Japan’s Slow-Motion Crisis

TOKYO – If you listen to American, European, or even Chinese leaders, Japan is the economic future no one wants. In selling massive stimulus packages and bank bailouts, Western leaders told their people, “We must do this or we will end up like Japan, mired in recession and deflation for a decade or more.”  

Chinese leaders love pointing to Japan as the prime reason not to allow any significant appreciation of their conspicuously undervalued currency. “Western leaders forced Japan to let its currency rise in the second half of the 1980’s, and look at the disaster that followed.”

Yes, nobody wants to be Japan, the fallen angel that went from one of the fastest growing economies in the world for more than three decades to one that has slowed to a crawl for the past 18 years. No one wants to live with the trauma of the deflation (falling prices) that Japan has repeatedly experienced. No one wants to navigate the precarious government-debt dynamic that Japan faces, with debt levels far above 100% of GDP (even if one factors in the Japanese government’s vast holdings of foreign-exchange reserves.) No one wants to go from being a world-beater to a poster child for economic stagnation.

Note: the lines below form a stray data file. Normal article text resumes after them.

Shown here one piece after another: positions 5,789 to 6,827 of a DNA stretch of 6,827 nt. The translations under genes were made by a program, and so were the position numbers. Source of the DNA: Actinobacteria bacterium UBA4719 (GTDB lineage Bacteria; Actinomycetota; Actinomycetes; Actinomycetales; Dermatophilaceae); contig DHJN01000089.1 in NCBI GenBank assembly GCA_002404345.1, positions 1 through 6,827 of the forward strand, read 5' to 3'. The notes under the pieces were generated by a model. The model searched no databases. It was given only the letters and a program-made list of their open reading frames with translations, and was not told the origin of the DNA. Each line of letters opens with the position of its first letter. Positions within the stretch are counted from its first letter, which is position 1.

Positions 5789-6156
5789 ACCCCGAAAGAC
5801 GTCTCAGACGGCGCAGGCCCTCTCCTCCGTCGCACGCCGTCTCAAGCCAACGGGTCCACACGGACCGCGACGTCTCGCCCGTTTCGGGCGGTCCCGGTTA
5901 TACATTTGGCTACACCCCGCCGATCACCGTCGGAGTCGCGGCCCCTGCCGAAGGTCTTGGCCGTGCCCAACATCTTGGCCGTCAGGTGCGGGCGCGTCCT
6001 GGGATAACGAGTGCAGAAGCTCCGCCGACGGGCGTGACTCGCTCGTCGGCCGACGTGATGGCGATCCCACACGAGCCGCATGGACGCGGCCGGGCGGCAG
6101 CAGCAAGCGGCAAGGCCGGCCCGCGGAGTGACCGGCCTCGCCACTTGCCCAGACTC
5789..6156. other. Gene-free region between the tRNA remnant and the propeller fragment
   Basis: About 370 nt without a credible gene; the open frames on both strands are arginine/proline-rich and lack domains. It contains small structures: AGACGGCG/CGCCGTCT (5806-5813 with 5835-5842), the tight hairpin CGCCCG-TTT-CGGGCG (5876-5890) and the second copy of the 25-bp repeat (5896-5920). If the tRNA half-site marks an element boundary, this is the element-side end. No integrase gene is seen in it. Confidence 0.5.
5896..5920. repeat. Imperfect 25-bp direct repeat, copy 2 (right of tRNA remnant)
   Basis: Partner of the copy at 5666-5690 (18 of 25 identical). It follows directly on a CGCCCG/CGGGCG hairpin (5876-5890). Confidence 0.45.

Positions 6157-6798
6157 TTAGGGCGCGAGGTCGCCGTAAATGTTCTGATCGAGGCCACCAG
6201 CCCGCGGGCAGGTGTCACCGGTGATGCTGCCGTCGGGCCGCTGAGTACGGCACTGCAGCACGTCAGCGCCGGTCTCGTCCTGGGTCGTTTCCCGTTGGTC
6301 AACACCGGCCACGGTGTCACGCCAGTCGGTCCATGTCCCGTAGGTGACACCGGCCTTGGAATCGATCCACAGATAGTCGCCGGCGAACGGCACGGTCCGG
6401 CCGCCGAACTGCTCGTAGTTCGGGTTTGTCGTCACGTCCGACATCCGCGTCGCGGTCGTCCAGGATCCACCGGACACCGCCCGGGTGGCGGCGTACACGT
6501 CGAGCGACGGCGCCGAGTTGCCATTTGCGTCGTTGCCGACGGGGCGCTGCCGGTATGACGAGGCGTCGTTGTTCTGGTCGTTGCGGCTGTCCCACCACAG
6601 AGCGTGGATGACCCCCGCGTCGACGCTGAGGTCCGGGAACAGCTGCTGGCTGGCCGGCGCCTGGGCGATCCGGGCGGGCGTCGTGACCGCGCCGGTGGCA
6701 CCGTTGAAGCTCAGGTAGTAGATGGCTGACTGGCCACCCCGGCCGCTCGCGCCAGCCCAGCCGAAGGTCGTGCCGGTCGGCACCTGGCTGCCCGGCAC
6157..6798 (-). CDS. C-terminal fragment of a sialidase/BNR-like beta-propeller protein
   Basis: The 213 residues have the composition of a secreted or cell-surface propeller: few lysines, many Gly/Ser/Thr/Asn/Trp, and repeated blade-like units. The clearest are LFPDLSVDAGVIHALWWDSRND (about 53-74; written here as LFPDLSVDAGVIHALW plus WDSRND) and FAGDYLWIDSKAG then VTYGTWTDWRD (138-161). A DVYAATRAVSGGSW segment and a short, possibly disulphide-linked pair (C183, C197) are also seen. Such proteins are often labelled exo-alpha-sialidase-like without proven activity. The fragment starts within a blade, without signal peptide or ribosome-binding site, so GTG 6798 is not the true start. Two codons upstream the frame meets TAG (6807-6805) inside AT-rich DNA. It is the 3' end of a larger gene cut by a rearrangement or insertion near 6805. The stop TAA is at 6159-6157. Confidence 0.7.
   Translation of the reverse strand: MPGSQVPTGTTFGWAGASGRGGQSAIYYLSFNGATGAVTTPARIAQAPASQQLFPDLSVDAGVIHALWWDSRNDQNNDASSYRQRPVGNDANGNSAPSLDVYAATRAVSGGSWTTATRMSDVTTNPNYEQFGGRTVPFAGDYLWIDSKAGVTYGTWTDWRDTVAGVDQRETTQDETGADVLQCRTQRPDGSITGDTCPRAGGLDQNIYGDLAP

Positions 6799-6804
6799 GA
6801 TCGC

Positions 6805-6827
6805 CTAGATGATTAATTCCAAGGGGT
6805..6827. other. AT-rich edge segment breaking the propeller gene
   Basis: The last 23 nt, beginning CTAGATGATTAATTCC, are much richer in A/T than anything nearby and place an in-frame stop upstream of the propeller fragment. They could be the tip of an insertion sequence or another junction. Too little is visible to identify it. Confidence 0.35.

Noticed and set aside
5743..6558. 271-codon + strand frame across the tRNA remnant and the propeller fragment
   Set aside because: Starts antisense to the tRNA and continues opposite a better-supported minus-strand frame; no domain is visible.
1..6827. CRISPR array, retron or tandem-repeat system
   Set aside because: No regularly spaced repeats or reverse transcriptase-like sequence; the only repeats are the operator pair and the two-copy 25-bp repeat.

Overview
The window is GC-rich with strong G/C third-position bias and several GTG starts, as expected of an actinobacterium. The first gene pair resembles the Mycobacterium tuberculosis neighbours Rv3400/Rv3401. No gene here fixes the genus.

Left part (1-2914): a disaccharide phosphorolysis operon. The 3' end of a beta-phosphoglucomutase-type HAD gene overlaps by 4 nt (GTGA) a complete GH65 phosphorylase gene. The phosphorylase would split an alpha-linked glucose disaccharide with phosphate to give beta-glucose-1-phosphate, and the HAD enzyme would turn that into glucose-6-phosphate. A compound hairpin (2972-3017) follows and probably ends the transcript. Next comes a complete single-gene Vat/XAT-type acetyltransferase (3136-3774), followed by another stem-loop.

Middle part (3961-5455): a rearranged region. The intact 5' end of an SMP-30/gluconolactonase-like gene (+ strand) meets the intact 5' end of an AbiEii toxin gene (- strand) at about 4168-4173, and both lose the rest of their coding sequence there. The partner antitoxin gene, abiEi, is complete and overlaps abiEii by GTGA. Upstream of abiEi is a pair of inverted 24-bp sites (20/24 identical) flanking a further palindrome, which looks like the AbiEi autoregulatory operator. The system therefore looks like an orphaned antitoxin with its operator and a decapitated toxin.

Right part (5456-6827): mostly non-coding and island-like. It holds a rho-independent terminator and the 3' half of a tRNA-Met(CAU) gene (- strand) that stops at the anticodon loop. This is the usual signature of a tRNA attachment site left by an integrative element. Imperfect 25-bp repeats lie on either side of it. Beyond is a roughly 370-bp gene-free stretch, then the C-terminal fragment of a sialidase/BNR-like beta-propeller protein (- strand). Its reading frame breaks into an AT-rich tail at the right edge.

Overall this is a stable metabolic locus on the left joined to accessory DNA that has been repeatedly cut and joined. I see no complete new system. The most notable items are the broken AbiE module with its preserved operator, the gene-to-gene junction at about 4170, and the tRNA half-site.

And yet, visitors to Tokyo today see prosperity everywhere. The shops and office buildings are bustling with activity. Restaurants are packed with people, dressed in better clothing that one typically sees in New York or Paris. After all, even after nearly two decades of “recession,” per-capita income in Japan is more than $40,000 (at market exchange rates). Japan is still the third-largest economy in the world after the United States and China. Its unemployment rate remained low during most of its “lost decade,” and, although it has shot up more recently, it is still only 5%.